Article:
A few weeks ago, I decided to take a look at the book of The Martian. I hadn't had much interest in reading it—I've read stranded-astronaut-survival stories, and they've never much held my interest—but I figured it was worth at least glancing at it before seeing the movie.
I skimmed the first forty or fifty pages. And I know a lot of you loved it, and so I'm sorry to say this, but: I didn't find it very interesting.
It seemed to me to be (after the initial setup) mostly a long series of word problems. If you have x amount of O2 and y amount of H2, how much water can you make, and how do you do that without blowing anything up? And then given z square feet of arable land, how many potatoes can you grow, and how many calories will that result in, and how many Martian days can you live on that?
There was a time, in my teens, when I might have enjoyed settling in with a pencil and paper and trying to check all the math. But that doesn't appeal to me so much these days, and so, sadly, I found those opening chapters of the book a little tedious.
I recognize that different readers have different sources of reader pleasure; and there's clearly something there to like, because I think what I've seen people say about the book has been pretty much uniformly positive. So I'm of course not saying that the book is bad; just that I'm not the right audience for it.
So I went to the movie feeling that I had verified that I didn't need to read the book, and thus that I could enjoy the movie for what it was; I figured that the movie was likely to substitute montages for math, and that I would enjoy that more.
And I was totally right about that. I enjoyed the heck out of this movie.
I would've liked it regardless, but I liked it even more because I saw it with Kam; she enjoyed it a lot too, and I got to enjoy her enjoying it.
Also, if she hadn't been there then I would've been the only one in the theatre who was laughing at most of the funny bits—the audience was oddly subdued. Though some of them did applaud at the end.
Spoilers follow, so if you don't want spoilers, stop reading here.
The movie had minor lapses here and there. There were a couple of things that I'd have liked to have seen explained better; in particular, early in the movie a journalist should've asked “Why can't the Hermes just turn around and pick him up?” and the NASA people could've explained that the orbital mechanics don't work like that. And I wondered about various sciencey bits; for example, in the book he explained about using the oxygenator to get oxygen from CO2, but I had forgotten that, so while watching the movie I wondered why he seemed to have an unlimited supply of oxygen. And I wanted the effects of Martian gravity to be more visible, or else to be explicitly mentioned. There were also some science/tech things that were glossed over or simplified for the sake of keeping the movie entertaining, especially various things having to do with communication and time lag. (See also a list that includes some of the science flaws in the movie, but note that that list includes really big spoilers.)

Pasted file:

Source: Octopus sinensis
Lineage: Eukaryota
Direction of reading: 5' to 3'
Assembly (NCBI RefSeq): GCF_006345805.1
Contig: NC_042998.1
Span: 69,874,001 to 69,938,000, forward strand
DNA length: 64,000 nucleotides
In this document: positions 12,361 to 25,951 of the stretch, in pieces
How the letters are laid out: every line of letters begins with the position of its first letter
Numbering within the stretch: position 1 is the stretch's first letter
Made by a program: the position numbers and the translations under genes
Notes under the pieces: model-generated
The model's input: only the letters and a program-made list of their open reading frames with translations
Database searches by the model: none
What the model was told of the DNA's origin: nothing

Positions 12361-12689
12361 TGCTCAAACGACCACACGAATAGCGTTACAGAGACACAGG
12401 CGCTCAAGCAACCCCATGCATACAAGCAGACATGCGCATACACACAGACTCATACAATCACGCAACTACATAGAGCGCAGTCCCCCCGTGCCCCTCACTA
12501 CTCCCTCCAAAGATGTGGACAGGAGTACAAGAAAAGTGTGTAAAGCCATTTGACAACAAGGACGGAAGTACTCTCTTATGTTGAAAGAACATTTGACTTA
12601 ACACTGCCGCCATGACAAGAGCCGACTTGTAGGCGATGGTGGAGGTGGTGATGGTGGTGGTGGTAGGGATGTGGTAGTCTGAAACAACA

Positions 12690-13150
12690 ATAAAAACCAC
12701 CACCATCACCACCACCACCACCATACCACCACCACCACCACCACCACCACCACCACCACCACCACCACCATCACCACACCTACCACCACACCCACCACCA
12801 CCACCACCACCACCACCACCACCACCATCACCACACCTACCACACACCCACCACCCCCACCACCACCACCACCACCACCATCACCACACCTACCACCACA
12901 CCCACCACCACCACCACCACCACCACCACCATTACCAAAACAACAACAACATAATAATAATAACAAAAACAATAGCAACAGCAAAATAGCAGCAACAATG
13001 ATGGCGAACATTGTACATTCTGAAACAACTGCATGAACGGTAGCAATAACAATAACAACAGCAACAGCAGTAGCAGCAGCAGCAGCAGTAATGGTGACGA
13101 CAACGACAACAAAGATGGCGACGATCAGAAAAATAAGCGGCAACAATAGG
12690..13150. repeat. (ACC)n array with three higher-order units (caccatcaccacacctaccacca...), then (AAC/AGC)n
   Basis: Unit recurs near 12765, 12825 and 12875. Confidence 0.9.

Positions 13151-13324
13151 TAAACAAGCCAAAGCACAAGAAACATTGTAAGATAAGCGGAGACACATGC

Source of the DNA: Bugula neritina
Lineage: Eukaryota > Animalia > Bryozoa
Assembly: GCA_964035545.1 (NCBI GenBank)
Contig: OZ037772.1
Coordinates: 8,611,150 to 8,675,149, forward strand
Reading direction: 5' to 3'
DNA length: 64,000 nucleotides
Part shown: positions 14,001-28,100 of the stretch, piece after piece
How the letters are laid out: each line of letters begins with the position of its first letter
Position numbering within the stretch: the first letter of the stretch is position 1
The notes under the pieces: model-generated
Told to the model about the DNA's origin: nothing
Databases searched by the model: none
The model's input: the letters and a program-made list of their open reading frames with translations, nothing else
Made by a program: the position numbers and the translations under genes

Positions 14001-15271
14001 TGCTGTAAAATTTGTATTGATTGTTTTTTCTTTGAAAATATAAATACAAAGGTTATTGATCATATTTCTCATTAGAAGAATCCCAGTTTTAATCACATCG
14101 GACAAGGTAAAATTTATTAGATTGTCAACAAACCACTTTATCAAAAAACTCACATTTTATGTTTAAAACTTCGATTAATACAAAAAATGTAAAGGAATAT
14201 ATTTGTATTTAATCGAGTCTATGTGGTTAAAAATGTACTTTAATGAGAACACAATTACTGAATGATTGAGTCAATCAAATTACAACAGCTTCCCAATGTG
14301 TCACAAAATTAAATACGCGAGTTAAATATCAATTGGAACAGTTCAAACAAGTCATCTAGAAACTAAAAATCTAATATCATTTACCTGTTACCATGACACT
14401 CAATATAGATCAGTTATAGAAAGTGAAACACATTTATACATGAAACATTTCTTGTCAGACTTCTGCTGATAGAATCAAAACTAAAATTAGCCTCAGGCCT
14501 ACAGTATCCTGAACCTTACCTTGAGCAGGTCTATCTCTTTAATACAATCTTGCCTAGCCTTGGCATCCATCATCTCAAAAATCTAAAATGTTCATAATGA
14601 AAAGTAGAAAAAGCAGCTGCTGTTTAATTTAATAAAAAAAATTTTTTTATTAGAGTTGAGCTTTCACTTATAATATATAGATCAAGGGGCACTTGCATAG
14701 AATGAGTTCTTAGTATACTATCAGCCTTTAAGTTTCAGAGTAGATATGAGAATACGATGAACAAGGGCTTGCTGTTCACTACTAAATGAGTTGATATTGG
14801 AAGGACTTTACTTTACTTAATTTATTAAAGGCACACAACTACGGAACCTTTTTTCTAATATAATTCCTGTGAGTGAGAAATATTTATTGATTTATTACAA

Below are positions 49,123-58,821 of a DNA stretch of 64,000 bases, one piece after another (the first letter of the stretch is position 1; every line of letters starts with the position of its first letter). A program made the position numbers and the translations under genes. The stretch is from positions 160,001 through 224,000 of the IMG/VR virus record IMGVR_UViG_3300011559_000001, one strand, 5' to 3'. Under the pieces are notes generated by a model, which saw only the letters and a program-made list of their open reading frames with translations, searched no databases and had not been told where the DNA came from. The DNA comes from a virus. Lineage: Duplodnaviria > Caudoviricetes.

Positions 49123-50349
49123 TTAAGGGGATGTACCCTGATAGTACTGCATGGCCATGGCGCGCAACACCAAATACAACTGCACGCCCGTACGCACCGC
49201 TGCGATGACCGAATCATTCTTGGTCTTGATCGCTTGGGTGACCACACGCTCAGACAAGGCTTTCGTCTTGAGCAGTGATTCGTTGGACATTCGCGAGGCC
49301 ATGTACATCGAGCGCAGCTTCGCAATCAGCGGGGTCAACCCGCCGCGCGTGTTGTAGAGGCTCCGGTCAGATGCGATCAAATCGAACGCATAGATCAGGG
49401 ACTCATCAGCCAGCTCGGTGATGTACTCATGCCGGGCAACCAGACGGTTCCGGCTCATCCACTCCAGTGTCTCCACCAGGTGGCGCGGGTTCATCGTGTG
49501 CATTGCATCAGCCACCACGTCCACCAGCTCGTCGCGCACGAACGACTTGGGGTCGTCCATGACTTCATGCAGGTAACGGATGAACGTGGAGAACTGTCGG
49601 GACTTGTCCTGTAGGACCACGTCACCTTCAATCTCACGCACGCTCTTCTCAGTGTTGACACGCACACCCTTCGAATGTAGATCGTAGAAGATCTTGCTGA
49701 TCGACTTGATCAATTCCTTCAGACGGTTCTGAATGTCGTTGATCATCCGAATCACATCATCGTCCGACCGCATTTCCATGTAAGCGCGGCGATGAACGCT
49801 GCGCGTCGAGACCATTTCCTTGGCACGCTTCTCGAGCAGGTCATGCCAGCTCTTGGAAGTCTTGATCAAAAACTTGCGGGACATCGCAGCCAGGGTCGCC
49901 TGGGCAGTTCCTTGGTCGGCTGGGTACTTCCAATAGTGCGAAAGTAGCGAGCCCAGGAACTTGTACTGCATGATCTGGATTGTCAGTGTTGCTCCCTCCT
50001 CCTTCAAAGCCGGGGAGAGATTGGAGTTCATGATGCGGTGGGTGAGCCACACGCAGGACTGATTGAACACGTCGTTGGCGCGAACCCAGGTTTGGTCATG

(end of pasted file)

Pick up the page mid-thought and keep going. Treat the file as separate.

But all of that felt pretty minor to me, and I can get behind occasionally choosing in favor of heightened drama over accuracy.
And overall, I thought the movie worked very well. I liked the diverse cast; I liked the mix of teamwork and individual effort to solve problems; I liked the script; I liked Matt Damon's comic timing and delivery; I liked much of the presentation of information; I got teary repeatedly at various bits. Some things were a little bit predictable, but this is after all a big-budget Hollywood movie, subject to the constraints of such movies, and I thought it did a great job within those constraints.
There's a disclaimer at the end, saying something to the effect that just 'cause NASA cooperated with the filmmakers doesn't mean NASA endorses this movie. Which I suppose constitutes plausible deniability, but I kinda suspect that NASA loves this movie—I don't know for sure, but I suspect this movie has gotten a lot of people excited about space. Not to mention science in general, and botany in particular.